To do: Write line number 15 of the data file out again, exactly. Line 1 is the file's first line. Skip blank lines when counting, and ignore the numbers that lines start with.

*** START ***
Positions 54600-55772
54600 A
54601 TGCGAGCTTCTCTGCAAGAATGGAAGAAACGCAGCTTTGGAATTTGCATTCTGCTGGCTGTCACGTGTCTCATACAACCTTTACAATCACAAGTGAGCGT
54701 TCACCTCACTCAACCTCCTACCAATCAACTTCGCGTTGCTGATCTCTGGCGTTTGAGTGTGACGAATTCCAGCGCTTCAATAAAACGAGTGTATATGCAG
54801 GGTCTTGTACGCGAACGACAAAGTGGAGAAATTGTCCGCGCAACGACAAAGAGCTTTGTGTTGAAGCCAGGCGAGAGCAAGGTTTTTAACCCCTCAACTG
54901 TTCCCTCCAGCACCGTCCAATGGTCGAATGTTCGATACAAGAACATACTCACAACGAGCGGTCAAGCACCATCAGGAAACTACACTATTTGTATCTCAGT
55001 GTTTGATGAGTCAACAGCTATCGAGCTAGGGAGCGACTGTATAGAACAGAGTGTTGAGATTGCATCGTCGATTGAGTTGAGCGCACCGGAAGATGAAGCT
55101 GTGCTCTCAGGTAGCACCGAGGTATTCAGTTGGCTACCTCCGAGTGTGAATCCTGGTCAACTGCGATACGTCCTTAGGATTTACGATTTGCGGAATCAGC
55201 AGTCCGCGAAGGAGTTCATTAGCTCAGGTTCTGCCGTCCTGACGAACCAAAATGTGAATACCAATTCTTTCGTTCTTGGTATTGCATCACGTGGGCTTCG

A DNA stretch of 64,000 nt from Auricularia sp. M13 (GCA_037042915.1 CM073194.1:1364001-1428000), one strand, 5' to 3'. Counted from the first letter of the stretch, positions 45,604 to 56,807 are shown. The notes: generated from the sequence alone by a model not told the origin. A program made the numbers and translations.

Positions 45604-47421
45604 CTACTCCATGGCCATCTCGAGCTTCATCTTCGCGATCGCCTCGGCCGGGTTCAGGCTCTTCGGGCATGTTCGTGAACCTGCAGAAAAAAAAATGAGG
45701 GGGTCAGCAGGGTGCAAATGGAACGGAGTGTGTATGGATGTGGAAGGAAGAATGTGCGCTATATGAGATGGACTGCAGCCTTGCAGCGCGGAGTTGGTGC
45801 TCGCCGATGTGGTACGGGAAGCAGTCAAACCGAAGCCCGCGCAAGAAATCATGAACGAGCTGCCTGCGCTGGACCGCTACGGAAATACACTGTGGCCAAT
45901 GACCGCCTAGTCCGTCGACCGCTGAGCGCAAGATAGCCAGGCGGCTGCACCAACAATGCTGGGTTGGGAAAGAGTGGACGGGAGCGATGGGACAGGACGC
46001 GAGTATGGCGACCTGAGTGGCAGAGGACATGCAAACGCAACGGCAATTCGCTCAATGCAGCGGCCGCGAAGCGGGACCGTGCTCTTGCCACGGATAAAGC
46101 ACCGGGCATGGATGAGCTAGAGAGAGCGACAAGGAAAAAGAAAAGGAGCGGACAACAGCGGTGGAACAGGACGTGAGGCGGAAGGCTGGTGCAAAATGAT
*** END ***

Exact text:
45901 GACCGCCTAGTCCGTCGACCGCTGAGCGCAAGATAGCCAGGCGGCTGCACCAACAATGCTGGGTTGGGAAAGAGTGGACGGGAGCGATGGGACAGGACGC